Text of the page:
Often parents fail to properly disciple their kids and teenagers, but it’s often not from a lack of wanting to. They just may not know how. In this video, Ben Trueblood talks about how many parents are intimidated by the task of discipling their kids because they’ve never been discipled themselves.
Ben Trueblood serves as the Director of Student Ministry for LifeWay Christian Resources and has seventeen years of student ministry experience, fourteen of which were spent in the local church as a student pastor. In his book Student Ministry That Matters Ben shares what it takes to build and lead a truly healthy student ministry. And check out Ben’s newest book Within Reach about keeping students connected so they’re more likely to stay involved in church after they graduate.
The entire video is above, and the complete transcript is below.
One of the biggest topics in student ministry always has to deal with ministry to the parents and equipping parents to disciple their kids in their homes. Now this can be a really tricky one, because, honestly, this is something that parents don’t do to a large degree. And I don’t think it’s because they don’t want to.
One of the things that I talk about with student pastors frequently is their role in being a discipler of parents is really so that they learn how to disciple someone else.
See, I think the issue, the breakdown, the gap that exists between parents discipling their kids and embracing the role as primary discipler, I think the gap there is, not because they don’t want to, but it’s because they don’t know how.
I think we have a lot of parents who have never been discipled themselves. Like somebody has never walked along with them in a really small, tight-knit community and shown them how to be discipled. They may have gone to a lot of church and they may have been a part of a lot of classes, but they’ve never been discipled personally. And so, when we say in the church things like, “You are the primary discipler of your kids,” it’s really intimidating because they don’t have true handholds of what that looks like.
So I think one of the ways that parents can be better disciplers or even begin to engage in discipling their kids is to seek out being a part of discipleship themselves. And a way that the church can equip that is to facilitate those things and those environments where that can happen.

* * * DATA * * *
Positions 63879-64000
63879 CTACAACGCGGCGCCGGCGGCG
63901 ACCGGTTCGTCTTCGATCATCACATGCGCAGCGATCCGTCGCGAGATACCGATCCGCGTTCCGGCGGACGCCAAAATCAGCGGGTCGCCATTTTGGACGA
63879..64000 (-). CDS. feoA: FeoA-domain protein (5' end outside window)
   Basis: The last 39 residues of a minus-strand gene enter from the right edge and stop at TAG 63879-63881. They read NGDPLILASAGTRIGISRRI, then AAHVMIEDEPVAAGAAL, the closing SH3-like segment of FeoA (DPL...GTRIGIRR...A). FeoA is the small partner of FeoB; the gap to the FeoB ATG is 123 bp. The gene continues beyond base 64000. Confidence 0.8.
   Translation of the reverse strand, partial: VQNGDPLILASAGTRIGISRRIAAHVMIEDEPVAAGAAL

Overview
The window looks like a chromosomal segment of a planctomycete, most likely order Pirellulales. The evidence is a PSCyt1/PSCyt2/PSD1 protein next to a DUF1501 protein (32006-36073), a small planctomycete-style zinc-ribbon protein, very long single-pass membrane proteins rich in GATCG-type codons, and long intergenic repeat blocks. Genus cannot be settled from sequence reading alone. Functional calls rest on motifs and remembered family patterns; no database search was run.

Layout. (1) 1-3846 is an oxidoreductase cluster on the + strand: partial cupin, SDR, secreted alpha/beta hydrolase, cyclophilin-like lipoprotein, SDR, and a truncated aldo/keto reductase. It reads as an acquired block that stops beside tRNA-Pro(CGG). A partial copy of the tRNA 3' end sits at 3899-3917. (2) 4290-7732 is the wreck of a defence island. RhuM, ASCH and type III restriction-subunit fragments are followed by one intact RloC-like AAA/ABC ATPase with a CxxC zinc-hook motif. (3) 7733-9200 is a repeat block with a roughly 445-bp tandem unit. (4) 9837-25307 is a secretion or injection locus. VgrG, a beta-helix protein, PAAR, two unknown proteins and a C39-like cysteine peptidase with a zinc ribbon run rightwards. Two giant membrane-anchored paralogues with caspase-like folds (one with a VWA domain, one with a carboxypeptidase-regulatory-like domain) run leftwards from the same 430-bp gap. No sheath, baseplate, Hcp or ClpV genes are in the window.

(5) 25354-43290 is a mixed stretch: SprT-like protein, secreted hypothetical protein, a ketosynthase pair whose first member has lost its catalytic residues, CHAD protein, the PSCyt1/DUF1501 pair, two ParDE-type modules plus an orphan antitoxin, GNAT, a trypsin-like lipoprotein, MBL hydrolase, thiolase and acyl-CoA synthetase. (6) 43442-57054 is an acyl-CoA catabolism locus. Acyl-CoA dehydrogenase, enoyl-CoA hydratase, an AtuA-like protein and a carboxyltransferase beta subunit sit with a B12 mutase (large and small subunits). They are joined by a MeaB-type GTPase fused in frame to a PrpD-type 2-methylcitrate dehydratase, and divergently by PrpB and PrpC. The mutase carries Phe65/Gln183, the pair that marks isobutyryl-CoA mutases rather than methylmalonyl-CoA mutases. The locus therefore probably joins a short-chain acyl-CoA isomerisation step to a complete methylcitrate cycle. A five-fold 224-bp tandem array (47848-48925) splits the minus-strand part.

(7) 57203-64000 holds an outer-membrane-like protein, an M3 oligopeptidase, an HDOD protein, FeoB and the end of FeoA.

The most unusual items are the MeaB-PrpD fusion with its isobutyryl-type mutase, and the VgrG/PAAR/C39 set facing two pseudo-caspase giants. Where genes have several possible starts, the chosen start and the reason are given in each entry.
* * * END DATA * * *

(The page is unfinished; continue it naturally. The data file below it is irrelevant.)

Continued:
The other intimidating piece that parents experience– And I know this. I have four kids and one of them is a seventh grader currently, at the time of this recording. And I know this to be true: it is intimidating for a parent to think about discipling their child because their child sees them at their worst. Their child sees them lose their temper. Their child sees them have an argument. They see all of it, because they live in the home. And there’s not this mask of perfection.
One thing that parents need to realize in discipling their kids is to embrace the grace that you’ve been given as a believer and follower of Jesus. And as a parent, you don’t have to be perfect in order to disciple your kids, because Jesus was perfect for you already.
The reality is that some of the best discipleship moments that you will have as a parent is when you’ve messed up and your child sees you walk through that and seeking forgiveness and walking through it and following Jesus and how to stand back up when you’ve fallen in something and how you rely on your identity in Christ to get through that moment.
Your kids don’t need to see you be perfect; they need to see you live life along with Jesus and they will watch you every step of the way.
Like what you hear? Read more from Ben in his other LifeWay Voices posts: